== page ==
But with four competitive level hockey players and one competitive soccer player, the family’s schedule was still exhausting.
Hartnell described it as “a bit of a reprieve” when the pandemic hit and everything came to a grinding halt.
“Shutting things down gave us the opportunity to really just reconnect as a family. My kids got closer, we all just stopped being ships passing in the night,” Hartnell recalled.
“We played family board games and we went for walks together and we just started spending time together as opposed to simply rushing from activity to activity all the time.”
Although she expects life will get busier with the return of regular activities and schedules, Hartnell said those family-centred activities they rediscovered during the pandemic will continue.
“It’s almost like we’ve remembered how much fun we have together. Not that we didn’t have fun together before, but there just was no time. It wasn’t a priority,” Hartnell said.
“Now that we’ve kind of had a taste of that again, it has definitely become more of a priority so we will do things more consistently like games nights. Now we do much more after dinner. So instead of everyone going their separate ways, we might take a family walk or do things like that.”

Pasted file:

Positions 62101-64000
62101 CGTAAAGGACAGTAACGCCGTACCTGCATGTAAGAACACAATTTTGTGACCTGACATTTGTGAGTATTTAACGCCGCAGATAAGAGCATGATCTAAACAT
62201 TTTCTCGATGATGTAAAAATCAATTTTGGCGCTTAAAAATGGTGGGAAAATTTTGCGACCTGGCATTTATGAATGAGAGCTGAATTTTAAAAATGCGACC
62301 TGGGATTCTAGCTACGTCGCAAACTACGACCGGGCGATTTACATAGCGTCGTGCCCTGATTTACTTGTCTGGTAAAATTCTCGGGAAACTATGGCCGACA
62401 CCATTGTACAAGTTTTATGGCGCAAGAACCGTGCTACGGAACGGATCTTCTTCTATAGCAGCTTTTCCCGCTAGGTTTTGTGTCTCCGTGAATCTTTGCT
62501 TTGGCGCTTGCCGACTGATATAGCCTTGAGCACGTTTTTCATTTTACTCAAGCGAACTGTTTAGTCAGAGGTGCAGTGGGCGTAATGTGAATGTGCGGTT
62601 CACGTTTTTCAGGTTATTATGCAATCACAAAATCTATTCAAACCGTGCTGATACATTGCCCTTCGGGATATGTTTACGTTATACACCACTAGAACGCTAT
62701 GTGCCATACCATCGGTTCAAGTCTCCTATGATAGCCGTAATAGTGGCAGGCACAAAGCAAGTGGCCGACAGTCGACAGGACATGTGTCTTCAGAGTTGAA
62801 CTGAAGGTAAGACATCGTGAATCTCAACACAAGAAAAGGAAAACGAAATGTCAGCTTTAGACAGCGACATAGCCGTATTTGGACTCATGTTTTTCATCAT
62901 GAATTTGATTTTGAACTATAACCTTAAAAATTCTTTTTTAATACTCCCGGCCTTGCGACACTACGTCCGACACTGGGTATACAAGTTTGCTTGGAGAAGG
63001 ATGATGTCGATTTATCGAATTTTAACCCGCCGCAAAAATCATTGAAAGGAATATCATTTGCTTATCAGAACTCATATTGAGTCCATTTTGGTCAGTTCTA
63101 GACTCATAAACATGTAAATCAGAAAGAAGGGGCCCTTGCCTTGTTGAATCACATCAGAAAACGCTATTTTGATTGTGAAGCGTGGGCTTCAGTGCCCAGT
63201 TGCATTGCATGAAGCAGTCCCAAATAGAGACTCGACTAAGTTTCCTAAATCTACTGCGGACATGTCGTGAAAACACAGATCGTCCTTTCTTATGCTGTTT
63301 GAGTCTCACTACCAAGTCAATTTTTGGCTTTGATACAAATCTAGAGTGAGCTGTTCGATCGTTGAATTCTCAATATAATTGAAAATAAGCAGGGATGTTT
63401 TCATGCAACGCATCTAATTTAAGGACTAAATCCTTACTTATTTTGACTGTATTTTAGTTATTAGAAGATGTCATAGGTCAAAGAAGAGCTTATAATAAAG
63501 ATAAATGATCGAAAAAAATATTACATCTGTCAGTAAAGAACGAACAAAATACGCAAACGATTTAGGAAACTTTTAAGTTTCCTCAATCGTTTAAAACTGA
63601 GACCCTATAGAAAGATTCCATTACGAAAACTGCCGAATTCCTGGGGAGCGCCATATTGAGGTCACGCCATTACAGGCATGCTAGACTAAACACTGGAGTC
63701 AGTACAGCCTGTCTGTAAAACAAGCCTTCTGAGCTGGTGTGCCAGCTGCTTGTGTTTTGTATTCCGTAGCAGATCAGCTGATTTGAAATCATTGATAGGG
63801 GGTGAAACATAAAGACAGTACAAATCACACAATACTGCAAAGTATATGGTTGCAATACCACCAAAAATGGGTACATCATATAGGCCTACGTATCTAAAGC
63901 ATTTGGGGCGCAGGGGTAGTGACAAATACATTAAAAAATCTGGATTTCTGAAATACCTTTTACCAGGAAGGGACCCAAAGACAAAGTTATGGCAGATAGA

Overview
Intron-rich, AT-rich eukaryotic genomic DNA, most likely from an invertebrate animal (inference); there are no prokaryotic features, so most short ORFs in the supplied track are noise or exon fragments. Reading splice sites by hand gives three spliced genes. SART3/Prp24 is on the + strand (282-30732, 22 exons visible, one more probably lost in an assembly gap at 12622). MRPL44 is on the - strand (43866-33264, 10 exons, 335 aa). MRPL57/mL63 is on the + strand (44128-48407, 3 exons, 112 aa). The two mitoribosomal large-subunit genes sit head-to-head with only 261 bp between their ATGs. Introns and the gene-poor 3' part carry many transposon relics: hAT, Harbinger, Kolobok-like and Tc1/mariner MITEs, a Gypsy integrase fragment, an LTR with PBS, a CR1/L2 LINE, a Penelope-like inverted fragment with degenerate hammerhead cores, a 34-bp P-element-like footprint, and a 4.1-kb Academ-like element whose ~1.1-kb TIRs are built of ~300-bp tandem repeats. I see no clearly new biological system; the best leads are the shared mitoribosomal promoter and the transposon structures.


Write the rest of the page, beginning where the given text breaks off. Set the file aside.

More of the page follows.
Make room for small ‘snacks’ of physical activity
While she supports organized play and sports and the many benefits they bring to children’s lives, Moore said the pandemic highlighted how difficult it can be for families when organized programs, activities, and facilities are shut down.
“As much as we would like to think that this is behind us, I think that our larger goal is around pandemic preparation or opportunities to increase health during events that might lock us down,” Moore said.
She adds that in preparation for future events, government officials and implemented policies must balance virus transmission with people’s physical and mental health. She points to the expansion of greenways and the closure of streets to allow for greater physical distancing and activity throughout the pandemic as beneficial and supportive initiatives.
“This is also a larger responsibility of our public health officials, our governments, and the way that we build our neighbourhoods and environments to be able to support this type of this type of play,” Moore said.
By creating pockets of unstructured play and daily physical activity into their daily lives now, Moore believes families will be better prepared for any future lockdown or urgent situation that leads to the cancellation of organized activities.
“Even if those other opportunities are cut off, you’ll still know how to do those other things,” she said. “It’s about preparing yourself by feeling comfortable with those types of opportunities you’re starting to to engage in throughout your day.”